Bellator light-heavyweight tournament finalist Richard Hale admits he wasn't himself in his semifinal bout with D.J. Linderman follow a tough weight cut. He faces Christian M'Pumbu for the light-heavyweight title this weekend at Bellator 45. Photo by Keith Mills/Sherdog.com
After bursting onto the scene with an inverted triangle choke win against Nik Fekete at Bellator 38, Hale admits he made some "poor choices" heading into his fight with Linderman, mainly having to due with his weight cut.
"I (cut) 19 pounds the day of," Hale said Tuesday on Bloody Elbow Radio. "No excuses by any means, but I definitely learned my lesson and can't make those same mistakes going into a fight with a guy who doesn't have to cut weight in Christian M'Pumbu."
Hale's fight with M'Pumbu this weekend at Bellator 45 is the culmination of Bellator's first light-heavyweight tournament and will crown the company's first 205-pound champion.
Waking up the morning of the weigh-in staring down a 19-pound cut is not easy, to put it lightly. Hale, though, had everything racing through his mind. He knew it was going to be hell, but, in the moment, he said all he could think about was the chain of events that would transpire should he not make weight. He wouldn't fight Linderman, he wouldn't go to the final and he wouldn't become champion.
"No matter what had to happen, I was getting that 19 pounds off," he said.
The weight cut clearly affected his performance in the cage. Two judges had the fight one round apiece heading into the third while the other had Linderman up two rounds. Tired and drawn out heading into the final stanza, Hale pulled it together and was able to mount Linderman off his own takedown attempt and dominated the remainder of the round, winding up with a split decision win.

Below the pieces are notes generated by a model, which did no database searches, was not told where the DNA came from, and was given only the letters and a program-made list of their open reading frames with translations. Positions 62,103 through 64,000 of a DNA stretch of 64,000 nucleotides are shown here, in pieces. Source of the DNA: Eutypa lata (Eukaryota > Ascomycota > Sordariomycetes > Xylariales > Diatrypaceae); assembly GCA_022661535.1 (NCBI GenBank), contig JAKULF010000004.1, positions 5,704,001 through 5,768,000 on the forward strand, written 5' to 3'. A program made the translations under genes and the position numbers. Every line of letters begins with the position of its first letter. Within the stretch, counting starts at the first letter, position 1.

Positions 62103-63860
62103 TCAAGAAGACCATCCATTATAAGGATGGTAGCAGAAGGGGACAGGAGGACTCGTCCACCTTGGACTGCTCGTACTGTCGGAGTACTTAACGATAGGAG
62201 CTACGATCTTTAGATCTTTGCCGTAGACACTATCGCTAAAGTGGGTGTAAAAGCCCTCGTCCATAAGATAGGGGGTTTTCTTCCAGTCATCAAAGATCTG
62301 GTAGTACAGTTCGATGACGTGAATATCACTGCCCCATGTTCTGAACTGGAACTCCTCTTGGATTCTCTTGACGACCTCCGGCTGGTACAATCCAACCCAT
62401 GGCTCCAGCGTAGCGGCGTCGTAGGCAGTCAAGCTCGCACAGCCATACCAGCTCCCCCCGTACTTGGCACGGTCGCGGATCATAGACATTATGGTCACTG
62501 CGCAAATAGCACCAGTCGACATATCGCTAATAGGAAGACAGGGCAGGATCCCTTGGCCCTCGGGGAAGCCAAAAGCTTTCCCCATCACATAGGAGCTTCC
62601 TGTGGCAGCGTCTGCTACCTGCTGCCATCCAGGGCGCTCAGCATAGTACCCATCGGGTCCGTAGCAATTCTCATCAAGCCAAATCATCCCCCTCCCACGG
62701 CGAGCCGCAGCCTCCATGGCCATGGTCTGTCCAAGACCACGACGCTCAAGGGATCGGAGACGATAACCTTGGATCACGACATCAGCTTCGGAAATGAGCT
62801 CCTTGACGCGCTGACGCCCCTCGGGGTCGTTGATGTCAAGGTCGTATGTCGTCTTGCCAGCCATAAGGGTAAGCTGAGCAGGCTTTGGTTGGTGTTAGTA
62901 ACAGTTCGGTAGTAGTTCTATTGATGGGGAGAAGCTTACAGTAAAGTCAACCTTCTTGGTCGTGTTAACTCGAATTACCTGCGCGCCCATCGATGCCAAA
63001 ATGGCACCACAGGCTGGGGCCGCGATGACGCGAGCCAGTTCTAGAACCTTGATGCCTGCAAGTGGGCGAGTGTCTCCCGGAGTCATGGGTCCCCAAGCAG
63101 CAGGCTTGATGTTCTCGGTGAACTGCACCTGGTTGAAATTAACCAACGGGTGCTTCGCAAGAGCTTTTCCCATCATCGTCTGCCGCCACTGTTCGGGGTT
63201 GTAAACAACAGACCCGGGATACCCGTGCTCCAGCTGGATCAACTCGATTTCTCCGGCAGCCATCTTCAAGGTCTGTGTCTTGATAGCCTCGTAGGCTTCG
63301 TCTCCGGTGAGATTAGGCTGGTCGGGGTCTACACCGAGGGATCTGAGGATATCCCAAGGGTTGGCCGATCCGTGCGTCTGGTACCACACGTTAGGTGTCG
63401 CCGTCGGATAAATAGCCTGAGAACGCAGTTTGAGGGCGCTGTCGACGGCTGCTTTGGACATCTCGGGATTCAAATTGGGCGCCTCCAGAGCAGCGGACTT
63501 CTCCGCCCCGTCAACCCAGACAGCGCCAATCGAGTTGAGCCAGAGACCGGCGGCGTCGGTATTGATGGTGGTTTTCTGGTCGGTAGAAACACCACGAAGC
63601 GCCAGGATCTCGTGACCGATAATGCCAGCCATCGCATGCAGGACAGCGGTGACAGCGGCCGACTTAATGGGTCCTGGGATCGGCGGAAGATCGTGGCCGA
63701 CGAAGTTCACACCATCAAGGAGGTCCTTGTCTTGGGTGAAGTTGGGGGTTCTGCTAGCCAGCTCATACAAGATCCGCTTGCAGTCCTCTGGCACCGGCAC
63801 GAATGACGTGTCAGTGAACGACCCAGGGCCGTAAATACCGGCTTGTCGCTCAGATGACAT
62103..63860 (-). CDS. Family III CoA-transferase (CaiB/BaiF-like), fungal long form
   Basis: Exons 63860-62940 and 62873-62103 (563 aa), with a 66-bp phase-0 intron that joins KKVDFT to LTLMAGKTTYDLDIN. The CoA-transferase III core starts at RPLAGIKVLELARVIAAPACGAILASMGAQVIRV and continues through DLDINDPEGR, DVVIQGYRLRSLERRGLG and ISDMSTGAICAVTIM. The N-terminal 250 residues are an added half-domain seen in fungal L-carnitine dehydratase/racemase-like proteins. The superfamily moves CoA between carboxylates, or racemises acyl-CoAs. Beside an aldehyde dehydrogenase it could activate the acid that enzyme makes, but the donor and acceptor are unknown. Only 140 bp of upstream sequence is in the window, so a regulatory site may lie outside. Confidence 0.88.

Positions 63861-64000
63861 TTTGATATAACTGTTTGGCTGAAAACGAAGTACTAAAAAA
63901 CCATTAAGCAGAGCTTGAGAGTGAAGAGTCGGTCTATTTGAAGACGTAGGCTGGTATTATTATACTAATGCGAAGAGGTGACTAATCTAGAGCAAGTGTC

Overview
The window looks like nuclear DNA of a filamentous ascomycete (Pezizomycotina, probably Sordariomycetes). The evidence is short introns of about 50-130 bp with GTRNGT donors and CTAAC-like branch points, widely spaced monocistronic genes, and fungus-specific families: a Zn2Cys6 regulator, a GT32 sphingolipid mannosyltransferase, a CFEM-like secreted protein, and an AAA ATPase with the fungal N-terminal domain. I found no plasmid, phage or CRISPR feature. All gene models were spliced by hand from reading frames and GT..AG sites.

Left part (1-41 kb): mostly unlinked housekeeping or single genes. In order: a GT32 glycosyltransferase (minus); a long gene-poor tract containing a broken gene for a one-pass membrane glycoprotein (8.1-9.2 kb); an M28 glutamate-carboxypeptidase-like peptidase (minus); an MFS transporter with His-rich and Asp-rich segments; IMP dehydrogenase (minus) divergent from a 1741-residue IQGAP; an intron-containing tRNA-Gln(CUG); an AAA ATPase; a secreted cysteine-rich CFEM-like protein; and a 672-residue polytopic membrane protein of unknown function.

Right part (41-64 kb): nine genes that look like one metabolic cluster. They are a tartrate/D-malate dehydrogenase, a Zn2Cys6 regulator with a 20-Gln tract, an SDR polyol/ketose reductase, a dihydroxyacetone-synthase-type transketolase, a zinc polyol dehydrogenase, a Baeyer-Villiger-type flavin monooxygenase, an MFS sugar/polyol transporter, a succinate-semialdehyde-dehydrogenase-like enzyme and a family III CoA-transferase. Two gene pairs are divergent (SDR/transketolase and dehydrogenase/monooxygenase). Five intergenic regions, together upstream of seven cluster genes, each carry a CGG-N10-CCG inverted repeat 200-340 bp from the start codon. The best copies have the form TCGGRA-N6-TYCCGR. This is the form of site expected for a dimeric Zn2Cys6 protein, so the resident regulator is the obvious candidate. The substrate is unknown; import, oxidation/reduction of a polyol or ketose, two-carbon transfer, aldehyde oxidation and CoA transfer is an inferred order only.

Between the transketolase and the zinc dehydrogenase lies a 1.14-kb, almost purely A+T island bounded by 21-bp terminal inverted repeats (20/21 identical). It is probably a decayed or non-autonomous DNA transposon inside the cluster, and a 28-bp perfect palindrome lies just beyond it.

"That was huge, honestly," Hale said. "I always want to go in there and put on an outstanding performance, but going in, even getting up the steps was a feat. I was definitely not feeling myself, not feeling 100 percent by any means and it was a battle just to get in there. But going into that third round, I was like, 'This is all or nothing.' I fought the first two and just wanted to get my bearings and find out where my conditioning was at because I was getting exhausted just hitting mitts. I was like, 'This isn't who I am.'"
Hale said he played it safe for the first two rounds (an admitted mistake) and says he should've dominated the entire fight like he did the third.
"I don't believe that fight should've went anywhere close to how it did," he said.
Now he gets his chance at personal redemption when he faces M'Pumbu this weekend. M'Pumbu has impressed, winning both of his tournament fights by TKO.
"Out of everybody in the tournament, I respect him the most," Hale said. "The way that he's carried himself seems to be in a respectful manner. ... Aside from that, I know he's well-rounded. We go in with identical records, 17-3-1, and I think it's pretty close how we end our fights and everything else, so I know I'm going to be fighting someone with the same abilities I have, he just walks around as a lighter man."
In the biggest fight of his life, Hale is hoping he and M'Pumbu put on a fight for the ages, one that will be remembered for a long time not only in Bellator, but in the sport as a whole.
"I'm honestly expecting a war," Hale said. "I expect an outstanding fight. It's going to be very tactical and methodical. It's going to be a chess match in my opinion. That's what I look forward to most. The type of fight I look forward to most is that Forrest Griffin and Stephan Bonnar fight. You always look for that one person who's going to give you that outstanding performance to show all of your abilities and who knows, it might be Christian M'Pumbu."